How can VOCs affect human health?

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Whether or not a person will have health effects after breathing in VOCs depends on:

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    The toxicity of the chemical

    The amount of harm that can be caused by contact with the chemical.

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    How much of the chemical is in the air

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    How long and how often the air is breathed

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Differences in age, health condition, gender and exposure to other chemicals also can affect whether or not a person will have health effects.


Chemicals can enter the body through three major pathways (breathing, touching or swallowing). This is referred to as exposure. So if you smoke off a pipe that smells like orange… you might be exposed!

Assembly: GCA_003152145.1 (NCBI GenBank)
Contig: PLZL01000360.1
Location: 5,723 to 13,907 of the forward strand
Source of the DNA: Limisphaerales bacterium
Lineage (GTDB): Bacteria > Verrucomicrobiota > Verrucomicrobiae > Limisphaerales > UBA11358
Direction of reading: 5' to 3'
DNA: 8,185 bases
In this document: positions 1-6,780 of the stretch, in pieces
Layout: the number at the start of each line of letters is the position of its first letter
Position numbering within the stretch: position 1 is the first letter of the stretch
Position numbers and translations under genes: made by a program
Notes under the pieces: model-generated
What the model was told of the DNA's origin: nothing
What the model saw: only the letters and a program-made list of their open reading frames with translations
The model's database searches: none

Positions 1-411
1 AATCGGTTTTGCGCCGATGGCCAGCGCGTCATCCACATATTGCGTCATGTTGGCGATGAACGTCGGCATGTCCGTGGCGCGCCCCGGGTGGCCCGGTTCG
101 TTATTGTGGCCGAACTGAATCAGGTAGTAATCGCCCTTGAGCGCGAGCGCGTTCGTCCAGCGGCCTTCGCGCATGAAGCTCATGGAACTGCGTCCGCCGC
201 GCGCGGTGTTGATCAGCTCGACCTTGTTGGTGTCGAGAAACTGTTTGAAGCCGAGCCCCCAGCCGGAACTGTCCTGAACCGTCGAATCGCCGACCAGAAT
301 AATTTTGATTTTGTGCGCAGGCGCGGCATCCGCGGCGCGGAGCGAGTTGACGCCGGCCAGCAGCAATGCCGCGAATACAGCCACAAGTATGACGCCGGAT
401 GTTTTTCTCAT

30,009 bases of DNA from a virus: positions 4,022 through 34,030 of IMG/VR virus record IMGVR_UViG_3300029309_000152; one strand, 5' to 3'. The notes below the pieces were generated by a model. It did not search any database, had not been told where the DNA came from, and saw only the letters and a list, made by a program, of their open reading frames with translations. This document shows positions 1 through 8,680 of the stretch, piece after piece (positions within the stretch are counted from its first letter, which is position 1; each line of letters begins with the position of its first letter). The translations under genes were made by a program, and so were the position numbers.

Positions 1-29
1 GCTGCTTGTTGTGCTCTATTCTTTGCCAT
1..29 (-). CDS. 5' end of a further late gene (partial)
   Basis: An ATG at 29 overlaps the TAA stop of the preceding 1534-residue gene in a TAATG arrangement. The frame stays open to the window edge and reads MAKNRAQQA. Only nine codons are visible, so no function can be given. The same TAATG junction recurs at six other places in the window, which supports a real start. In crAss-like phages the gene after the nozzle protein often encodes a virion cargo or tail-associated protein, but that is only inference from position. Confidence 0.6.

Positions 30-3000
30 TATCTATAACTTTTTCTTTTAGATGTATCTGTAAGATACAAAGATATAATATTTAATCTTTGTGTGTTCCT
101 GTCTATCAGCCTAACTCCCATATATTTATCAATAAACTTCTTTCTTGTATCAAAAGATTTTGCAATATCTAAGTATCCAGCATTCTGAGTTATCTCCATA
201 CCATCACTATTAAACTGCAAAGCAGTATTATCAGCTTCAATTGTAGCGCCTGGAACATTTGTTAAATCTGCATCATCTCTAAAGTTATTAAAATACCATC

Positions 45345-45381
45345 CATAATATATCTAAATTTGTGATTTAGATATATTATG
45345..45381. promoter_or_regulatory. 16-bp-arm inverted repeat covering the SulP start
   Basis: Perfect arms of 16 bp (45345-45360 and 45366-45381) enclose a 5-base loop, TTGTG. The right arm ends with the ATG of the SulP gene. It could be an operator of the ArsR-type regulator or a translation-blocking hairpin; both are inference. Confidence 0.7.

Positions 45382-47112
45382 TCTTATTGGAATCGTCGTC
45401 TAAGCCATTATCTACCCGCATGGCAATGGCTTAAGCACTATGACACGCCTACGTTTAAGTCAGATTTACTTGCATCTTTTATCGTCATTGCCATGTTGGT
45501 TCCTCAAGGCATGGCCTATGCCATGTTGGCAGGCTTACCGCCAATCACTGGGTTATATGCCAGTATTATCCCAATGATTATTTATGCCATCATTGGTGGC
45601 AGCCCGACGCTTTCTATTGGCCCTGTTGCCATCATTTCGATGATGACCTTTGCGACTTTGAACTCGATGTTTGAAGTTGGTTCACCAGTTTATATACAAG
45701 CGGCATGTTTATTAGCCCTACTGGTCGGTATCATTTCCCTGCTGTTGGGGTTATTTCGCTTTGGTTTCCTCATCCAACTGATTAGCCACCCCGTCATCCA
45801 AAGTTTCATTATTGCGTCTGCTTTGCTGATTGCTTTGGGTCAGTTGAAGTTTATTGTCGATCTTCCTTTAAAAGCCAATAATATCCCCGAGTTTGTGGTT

Short-term exposure to high levels of some VOCs can cause headaches, dizziness, light-headedness, drowsiness, nausea, and eye and respiratory irritation. (All commercially available and home made solutions are 100% VOC)

These effects usually go away after the exposure stops. In laboratory animals, longterm exposure to high levels of some VOCs has caused cancer and affected the liver, kidney and nervous system. In general, we recommend minimizing exposure to chemicals, if possible. We agree with these government finds… Limit your exposure to home made cleaners and all other commercially available bong cleaners… Ask yourself “What’s in your cleaner?” and buy a bottle of Kryptonite.